Can science exist without an observable object?  In recent years we have seen serious scientists ponder alternate universes and parallel universes, dark matter, dark energy and other imponderable entities.  String theory has yet to rest on observable data, and physicists at CERN are getting worried about not finding the hypothetical Higgs boson (see article on Deseret News).  Sooner or later, these theories need to detect their subjects or lose credibility in the science club.  Perhaps nowhere else has the disconnect between hype and observation reached the absurd limits of astrobiology and alien science.

Astrobiology and SETI concern different objects, the former life, the latter intelligent life.  But to evolutionists these are only a matter of degree.  Intelligent or not, life emerged by natural causes according to their proponents.  NASA has a federally-funded Astrobiology Institute that regularly publishes popular articles about extraterrestrial life.  SETI is currently privately funded, but once was on the federal dole, and could conceivably be again someday.  The problem with both these “sciences” is the lack of an observable object.  Without the constraint of observations, speculation can run rampant, as the following examples show.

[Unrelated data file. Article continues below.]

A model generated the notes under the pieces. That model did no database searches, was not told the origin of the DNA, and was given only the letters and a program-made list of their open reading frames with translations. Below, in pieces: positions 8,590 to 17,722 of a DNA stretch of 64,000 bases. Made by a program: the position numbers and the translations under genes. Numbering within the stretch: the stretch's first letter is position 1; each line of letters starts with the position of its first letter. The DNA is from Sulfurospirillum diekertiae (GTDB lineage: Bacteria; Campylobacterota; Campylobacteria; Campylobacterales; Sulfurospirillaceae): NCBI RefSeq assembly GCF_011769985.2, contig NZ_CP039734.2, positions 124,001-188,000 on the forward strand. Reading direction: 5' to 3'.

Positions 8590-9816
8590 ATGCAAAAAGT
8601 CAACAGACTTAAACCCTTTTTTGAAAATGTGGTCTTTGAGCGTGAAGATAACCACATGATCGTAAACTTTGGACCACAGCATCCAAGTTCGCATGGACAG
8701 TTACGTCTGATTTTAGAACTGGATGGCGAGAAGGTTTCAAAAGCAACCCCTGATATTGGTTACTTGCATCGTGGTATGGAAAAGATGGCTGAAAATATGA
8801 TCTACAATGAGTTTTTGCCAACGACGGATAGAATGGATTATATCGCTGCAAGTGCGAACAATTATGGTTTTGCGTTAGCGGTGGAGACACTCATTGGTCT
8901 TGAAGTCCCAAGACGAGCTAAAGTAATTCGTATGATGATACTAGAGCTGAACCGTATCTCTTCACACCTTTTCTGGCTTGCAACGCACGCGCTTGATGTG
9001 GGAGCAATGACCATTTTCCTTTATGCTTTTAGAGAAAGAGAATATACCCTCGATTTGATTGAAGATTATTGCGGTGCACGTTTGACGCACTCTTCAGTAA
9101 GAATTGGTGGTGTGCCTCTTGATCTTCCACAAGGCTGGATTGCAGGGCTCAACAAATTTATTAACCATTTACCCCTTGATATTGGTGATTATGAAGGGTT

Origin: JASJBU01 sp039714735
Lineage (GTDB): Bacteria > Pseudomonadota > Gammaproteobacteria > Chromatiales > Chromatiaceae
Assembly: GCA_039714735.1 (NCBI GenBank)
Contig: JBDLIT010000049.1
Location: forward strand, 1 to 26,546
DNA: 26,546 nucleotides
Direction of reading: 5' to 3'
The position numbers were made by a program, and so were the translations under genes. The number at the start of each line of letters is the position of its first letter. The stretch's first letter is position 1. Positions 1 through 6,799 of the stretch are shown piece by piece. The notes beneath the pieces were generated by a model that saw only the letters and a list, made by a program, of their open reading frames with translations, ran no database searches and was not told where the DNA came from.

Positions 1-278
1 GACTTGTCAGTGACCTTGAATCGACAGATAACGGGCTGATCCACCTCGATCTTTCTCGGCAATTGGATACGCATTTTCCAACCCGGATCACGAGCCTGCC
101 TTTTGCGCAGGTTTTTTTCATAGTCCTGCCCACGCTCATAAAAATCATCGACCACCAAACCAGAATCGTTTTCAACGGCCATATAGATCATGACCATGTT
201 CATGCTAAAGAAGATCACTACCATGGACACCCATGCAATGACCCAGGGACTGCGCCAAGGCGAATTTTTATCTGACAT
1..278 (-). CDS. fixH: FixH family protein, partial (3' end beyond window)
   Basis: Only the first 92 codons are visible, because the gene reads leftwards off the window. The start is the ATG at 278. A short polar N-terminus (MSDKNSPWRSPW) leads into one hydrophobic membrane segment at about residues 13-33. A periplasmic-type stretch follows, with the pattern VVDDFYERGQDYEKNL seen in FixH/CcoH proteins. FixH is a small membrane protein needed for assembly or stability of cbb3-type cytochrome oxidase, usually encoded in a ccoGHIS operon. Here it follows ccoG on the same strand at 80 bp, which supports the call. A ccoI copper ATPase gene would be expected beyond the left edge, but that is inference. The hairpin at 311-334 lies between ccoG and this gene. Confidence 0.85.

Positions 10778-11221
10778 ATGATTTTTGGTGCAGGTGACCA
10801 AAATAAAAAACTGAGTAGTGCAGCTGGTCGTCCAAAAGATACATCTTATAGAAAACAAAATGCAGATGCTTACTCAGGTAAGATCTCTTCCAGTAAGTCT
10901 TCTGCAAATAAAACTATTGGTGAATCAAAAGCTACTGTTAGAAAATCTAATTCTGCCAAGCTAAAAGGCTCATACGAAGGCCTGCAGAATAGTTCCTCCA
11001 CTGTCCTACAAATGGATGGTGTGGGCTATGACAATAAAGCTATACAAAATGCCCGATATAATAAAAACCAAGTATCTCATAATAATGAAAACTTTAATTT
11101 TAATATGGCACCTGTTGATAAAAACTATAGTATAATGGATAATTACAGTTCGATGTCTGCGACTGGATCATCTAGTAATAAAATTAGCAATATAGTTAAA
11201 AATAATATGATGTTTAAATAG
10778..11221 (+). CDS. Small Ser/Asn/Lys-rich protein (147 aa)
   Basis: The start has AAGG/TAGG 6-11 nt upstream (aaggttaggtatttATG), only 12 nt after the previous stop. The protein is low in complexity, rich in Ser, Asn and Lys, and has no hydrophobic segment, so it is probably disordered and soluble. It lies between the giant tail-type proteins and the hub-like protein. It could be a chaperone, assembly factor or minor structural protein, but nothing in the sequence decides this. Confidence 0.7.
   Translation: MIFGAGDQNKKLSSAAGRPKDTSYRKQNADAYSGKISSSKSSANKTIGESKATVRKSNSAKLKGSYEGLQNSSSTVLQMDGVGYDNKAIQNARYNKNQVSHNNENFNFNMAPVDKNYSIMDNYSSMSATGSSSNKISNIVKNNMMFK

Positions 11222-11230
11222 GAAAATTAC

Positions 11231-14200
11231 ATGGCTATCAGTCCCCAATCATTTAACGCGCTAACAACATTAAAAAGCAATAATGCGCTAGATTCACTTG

Duney tunes:  Some astrobiologists apparently like Dune more than Waterworld.  Long thought to be essential for life, water is drying up in speculations published by Astrobiology Magazine, claiming that worlds of sand dunes might be the best habitable worlds after all.  Yes, Space.com affirms in its copy, “Desert planets like the one depicted in the science fiction classic ‘Dune’ might be the most common type of habitable planet in the galaxy, rather than watery worlds such as Earth, a new study suggests.”  Suggestions are the only option without data.  While suggesting things, they might as well pour on the spice trade; “And that’s not the only surprising result,” the article continues.  “The study also hints that scorching-hot Venus, where surface temperatures average 860 degrees Fahrenheit (460 degrees Celsius), might have been a habitable desert world as recently as 1 billion years ago.”….

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